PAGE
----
Anne Brontë

(7 January 1820 – 28 May 1849 / Thornton, West Riding of Yorkshire, England)

The Captive Dove - Poem by Anne Brontë

Poor restless dove, I pity thee;
And when I hear thy plaintive moan,
I mourn for thy captivity,
And in thy woes forget mine own.
To see thee stand prepared to fly,
And flap those useless wings of thine,
And gaze into the distant sky,
Would melt a harder heart than mine.

In vain ­ in vain! Thou canst not rise:
Thy prison roof confines thee there;
Its slender wires delude thine eyes,
And quench thy longings with despair.

Oh, thou wert made to wander free
In sunny mead and shady grove,
And, far beyond the rolling sea,
In distant climes, at will to rove!

Yet, hadst thou but one gentle mate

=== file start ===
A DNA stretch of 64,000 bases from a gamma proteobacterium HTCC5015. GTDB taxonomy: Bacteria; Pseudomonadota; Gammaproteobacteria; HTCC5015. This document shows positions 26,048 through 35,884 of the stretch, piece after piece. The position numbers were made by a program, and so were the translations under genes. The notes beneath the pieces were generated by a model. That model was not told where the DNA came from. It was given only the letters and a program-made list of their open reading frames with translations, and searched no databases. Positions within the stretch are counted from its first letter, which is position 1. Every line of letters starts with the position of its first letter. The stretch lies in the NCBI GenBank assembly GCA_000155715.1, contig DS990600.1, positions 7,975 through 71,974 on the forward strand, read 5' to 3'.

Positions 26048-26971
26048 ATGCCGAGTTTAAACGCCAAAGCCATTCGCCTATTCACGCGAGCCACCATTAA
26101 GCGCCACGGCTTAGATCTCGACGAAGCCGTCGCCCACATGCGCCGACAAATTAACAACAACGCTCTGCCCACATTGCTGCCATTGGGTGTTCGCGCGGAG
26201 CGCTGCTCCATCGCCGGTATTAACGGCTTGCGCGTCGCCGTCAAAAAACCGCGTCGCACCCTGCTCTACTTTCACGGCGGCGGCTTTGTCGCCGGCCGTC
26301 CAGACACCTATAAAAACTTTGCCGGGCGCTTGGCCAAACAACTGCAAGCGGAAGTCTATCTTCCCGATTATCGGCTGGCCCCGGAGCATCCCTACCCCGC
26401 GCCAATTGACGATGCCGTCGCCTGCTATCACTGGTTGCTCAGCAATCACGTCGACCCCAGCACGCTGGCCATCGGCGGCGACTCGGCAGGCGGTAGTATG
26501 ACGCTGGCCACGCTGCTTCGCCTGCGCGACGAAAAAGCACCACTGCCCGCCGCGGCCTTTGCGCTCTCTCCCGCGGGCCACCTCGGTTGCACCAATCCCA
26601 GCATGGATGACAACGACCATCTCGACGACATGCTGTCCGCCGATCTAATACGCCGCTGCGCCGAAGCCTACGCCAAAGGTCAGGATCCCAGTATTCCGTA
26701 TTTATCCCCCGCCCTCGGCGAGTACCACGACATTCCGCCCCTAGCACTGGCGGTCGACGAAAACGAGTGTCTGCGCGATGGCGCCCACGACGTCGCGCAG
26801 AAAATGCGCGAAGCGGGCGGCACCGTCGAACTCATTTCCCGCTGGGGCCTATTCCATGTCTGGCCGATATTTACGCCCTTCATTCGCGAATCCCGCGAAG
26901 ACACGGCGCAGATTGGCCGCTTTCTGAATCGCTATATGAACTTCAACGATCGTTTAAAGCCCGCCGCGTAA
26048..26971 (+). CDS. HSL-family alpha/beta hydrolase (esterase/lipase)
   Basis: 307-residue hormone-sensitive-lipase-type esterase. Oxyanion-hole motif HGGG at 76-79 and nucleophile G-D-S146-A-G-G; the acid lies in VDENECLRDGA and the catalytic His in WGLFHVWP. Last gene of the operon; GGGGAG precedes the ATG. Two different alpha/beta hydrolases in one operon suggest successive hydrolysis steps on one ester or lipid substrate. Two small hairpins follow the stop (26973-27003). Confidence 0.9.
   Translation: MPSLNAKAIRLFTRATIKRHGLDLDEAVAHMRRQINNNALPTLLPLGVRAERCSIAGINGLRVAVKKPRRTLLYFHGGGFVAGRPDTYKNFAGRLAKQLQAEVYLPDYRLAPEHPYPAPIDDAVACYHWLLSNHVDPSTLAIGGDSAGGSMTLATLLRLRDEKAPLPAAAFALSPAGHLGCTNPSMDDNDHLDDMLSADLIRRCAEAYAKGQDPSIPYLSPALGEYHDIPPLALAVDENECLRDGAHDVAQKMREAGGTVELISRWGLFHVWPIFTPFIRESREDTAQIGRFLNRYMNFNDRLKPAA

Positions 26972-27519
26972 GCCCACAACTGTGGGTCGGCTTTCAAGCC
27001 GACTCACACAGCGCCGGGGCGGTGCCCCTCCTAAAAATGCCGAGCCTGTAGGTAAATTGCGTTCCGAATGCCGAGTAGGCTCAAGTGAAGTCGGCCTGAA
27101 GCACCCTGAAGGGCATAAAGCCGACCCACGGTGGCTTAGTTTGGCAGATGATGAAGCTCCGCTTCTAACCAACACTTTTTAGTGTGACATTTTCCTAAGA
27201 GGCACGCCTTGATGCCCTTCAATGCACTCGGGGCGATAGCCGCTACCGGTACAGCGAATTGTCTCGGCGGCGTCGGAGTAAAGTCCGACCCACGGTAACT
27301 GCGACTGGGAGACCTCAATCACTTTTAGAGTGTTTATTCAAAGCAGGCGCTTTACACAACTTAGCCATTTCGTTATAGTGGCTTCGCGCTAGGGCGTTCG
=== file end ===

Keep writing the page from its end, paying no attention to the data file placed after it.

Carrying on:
Thy little drooping heart to cheer,
And share with thee thy captive state,
Thou couldst be happy even there.

Yes, even there, if, listening by,
One faithful dear companion stood,
While gazing on her full bright eye,
Thou mightst forget thy native wood.

But thou, poor solitary dove,
Must make, unheard, thy joyless moan;
The heart, that Nature formed to love,
Must pine, neglected, and alone.


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Read poems about / on: despair, nature, happy, sea, alone, sky, heart, rose



Poem Submitted: Tuesday, December 31, 2002

Poem Edited: Tuesday, January 17, 2012


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